The story begins in 1968, when two Texans, Phil Ray and Gus Roche, founded a firm called Computer Terminal Corporation. As the name implies their first product was a Datapoint 3300 computer terminal replacement for a mechanical Teletype.
However, they knew all the while that the 3300 was only a way to get started, and it was cover for what their real intentions were - to create a programmable mass-produced desktop computer. They brought in Jack Frassanito, Vic Poor, Jonathan Schmidt, Harry Pyle and a team of designers, engineers and programmers to create the Datapoint 2200.
In an attempt to reduce the size and power requirement of the computer it became apparent that the 2200 processor could be printed on a silicon chip. Datapoint approached Intel who rejected the concept as a "dumb idea" but were willing to try for a development contract. Intel belatedly came back with their chip but by then the Datapoint 2200 was already in production.
Intel added the chip to its catalog designating it the 8008. A later upgrade, the 8080 formed the heart of the Altair and IMSI in the mid-seventies. With further development it was used in the first IBM PC-the PC revolution's chip dynasty. If you're using a PC, you're using a modernized Datapoint 2000.
|Publisher:||Hugo House Publishers, Ltd.|
|Product dimensions:||6.14(w) x 9.21(h) x 0.69(d)|
About the Author
the computer and technology field or more than 30 years,
writing hundreds of articles for scores of magazines, plus
nine books. Wood’s clients over the years have included
publications in U.S., Canada, England, Germany, Holland,
Belgium, Hong Kong, China, and the Philippines, including
Computerworld, Smart Enterprise, Scientific American, the
Chicago Tribune, and scores of others. His career made him
a front-line witness to the history of the personal computer
industry, putting him in contact with some of its leading
figures while he reported on its events and trends.
Prior to becoming a freelance writer, from 1980-
1982 Wood was a publicity writer for Datapoint and
became familiar with the firm’s remarkable story and the
chief personalities behind it—and saw over the subsequent
decades how that story was ignored or discounted by the
rest of the industry.
A resident of San Antonio (Datapoint’s home) Wood
is married, has twin adult sons, and is a grandfather.
Most Helpful Customer Reviews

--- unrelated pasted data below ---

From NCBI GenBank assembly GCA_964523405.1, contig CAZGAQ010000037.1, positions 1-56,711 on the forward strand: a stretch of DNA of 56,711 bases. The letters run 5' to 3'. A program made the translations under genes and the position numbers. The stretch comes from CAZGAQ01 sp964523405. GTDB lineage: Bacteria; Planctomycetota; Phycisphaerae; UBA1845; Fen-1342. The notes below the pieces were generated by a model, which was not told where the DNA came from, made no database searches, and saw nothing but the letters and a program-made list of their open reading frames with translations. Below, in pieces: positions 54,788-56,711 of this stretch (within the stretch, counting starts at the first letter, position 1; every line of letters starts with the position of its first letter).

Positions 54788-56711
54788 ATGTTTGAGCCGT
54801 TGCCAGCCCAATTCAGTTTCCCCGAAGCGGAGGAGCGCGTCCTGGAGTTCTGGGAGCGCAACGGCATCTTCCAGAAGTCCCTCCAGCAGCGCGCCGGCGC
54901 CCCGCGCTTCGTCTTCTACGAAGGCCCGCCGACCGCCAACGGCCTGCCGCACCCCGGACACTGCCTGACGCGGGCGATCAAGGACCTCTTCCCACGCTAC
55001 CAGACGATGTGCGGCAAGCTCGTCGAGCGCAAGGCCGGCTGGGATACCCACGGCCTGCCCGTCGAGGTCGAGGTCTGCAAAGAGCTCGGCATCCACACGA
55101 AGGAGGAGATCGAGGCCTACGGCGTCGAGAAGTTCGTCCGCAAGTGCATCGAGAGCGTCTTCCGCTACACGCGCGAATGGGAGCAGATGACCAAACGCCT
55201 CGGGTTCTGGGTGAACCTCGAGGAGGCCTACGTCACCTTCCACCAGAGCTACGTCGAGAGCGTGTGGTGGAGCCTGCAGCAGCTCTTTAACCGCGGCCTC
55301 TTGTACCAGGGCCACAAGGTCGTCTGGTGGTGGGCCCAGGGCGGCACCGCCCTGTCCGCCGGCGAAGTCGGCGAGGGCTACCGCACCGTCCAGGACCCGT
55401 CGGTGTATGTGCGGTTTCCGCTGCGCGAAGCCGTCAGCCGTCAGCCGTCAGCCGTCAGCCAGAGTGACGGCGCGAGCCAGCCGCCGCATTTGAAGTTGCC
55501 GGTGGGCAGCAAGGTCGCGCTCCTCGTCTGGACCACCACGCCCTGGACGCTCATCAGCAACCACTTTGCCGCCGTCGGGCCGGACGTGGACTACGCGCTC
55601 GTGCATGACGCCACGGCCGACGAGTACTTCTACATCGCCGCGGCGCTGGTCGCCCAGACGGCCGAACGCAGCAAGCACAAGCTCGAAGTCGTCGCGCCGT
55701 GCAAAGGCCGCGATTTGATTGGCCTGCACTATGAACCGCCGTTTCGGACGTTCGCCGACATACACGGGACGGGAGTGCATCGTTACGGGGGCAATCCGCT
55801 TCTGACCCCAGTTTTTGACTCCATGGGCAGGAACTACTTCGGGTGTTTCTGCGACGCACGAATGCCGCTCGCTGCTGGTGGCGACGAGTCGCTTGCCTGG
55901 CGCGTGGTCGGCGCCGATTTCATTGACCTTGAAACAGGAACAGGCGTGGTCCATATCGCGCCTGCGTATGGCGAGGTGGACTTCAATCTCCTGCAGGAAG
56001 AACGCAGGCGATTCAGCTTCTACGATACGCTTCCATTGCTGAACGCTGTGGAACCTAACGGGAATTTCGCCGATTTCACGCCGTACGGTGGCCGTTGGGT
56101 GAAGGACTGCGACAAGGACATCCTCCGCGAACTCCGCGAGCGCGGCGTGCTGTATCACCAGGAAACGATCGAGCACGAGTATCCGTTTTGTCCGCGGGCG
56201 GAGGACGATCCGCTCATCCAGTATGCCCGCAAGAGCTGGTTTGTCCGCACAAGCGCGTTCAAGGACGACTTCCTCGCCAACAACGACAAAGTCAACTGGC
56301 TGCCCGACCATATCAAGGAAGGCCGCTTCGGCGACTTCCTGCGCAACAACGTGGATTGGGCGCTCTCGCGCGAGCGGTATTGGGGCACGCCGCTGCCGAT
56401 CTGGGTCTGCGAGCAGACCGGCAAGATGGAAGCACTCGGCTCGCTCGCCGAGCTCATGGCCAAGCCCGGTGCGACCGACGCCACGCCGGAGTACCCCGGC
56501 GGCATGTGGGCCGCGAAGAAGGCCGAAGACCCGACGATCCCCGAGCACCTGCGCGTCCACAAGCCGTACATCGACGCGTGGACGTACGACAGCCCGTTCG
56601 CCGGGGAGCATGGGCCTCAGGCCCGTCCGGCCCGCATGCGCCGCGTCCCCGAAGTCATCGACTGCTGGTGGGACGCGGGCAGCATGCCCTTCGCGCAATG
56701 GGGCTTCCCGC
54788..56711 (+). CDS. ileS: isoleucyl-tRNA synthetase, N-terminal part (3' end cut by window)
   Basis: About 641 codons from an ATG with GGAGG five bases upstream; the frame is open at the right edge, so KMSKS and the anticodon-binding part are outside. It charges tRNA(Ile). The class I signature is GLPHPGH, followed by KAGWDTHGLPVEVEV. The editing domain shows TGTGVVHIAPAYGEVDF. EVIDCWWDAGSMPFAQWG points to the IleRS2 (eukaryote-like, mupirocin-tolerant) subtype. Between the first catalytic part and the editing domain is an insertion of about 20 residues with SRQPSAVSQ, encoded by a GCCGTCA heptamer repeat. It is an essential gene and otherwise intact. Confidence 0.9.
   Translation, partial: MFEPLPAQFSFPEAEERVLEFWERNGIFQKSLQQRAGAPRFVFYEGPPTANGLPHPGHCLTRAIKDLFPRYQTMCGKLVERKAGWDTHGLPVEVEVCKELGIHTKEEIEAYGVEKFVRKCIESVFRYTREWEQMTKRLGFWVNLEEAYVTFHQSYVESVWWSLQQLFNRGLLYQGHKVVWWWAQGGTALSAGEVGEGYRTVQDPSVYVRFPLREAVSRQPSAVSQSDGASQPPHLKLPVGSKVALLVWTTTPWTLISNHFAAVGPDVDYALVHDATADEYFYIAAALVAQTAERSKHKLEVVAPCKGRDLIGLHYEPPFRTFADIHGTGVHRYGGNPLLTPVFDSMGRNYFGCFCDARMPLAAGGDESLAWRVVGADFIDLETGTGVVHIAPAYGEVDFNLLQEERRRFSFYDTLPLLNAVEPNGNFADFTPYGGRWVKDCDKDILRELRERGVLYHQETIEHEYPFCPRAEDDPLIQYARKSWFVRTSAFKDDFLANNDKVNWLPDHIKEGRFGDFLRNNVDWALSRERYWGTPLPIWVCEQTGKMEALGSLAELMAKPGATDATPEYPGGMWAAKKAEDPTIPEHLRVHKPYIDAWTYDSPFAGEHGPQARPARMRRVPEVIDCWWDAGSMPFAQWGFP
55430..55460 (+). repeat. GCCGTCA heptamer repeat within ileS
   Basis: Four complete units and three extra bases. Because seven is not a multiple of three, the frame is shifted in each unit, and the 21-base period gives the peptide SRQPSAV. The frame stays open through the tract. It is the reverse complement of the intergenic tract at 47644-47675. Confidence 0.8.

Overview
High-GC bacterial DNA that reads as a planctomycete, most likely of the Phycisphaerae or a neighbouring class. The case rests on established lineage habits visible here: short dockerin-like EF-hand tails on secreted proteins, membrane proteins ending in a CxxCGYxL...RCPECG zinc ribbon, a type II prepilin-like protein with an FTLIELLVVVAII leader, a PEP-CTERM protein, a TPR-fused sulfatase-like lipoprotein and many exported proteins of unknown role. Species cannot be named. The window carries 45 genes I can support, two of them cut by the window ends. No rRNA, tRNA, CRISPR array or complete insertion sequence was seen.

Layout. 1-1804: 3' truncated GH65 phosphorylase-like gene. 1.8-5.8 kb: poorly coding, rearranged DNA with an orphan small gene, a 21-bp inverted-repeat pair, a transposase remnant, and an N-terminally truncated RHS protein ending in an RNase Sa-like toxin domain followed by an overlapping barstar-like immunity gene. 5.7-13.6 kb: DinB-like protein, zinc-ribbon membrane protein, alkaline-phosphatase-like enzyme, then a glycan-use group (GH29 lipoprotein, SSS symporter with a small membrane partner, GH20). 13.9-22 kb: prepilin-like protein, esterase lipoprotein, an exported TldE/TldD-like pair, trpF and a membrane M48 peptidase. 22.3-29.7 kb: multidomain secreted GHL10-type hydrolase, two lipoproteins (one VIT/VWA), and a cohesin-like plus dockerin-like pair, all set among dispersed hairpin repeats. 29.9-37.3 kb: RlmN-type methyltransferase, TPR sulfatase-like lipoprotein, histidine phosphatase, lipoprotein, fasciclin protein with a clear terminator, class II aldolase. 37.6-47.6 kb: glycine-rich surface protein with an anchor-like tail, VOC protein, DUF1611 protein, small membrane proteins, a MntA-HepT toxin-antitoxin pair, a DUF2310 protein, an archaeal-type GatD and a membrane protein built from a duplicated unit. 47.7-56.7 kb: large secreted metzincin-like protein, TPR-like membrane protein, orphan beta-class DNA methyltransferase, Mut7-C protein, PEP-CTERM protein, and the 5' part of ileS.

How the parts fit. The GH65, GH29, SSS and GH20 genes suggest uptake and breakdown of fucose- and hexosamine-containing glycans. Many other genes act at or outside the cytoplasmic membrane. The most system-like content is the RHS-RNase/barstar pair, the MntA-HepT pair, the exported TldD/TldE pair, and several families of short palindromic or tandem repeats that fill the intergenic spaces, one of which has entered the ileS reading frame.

Having worked for Computer Terminal Corporation in 1972, I personally saw the company through its brilliant rise up to the demise of the company. I left in 1992, but I saw the changes that resulted when an excellent company grew too fast, and the bad business decisions that resulted in the eventual demise of the company in 1996. Datapoint was a remarkable company, and anyone who's interested in computers will want to hear what brought such an innovative company to its knees and resulted in it having to close. It is sad that most of the original players are gone now, and one of the original people in the forming of the company (mentioned and a contributer of information in the book), Jack Frassanito, is still very much alive and kicking. These original founders were absolute geniuses who constructed a company at eat right time and competed with the big boys at the time, IBM, DEC, and HP. Read the book and see how they did it. Read this book and learn that the computer you're using is a direct descendent of the original Datapoint machine, and that Datapoint had a working and active LAN system working and in use by customers years before any other company did. How did the company lose this edge? Read the book and find out how they were unable to capitalize on this advantage. I am fortunate to have two copies in my possession. One book, the larger hardback copy was presented to me by Mr. Frassanito. The soft cover version was given to me by Austin Roche, son of one of the original founders, Gus Roche. Both books are of high quality print, but the hard cover version has glossy pages and much clearer pictures. The book features pictures of the players, and charts and other nice information that is logically laid out. The only gripe, if you can call it that, is the dry manner the story is told. If you have a particular interest in Datapoint, you will, for sure, want a copy that lays out the history of a remarkable company. People will be surprised to learn that PCs and microprocessors were the idea of geniuses living in Texas of all places!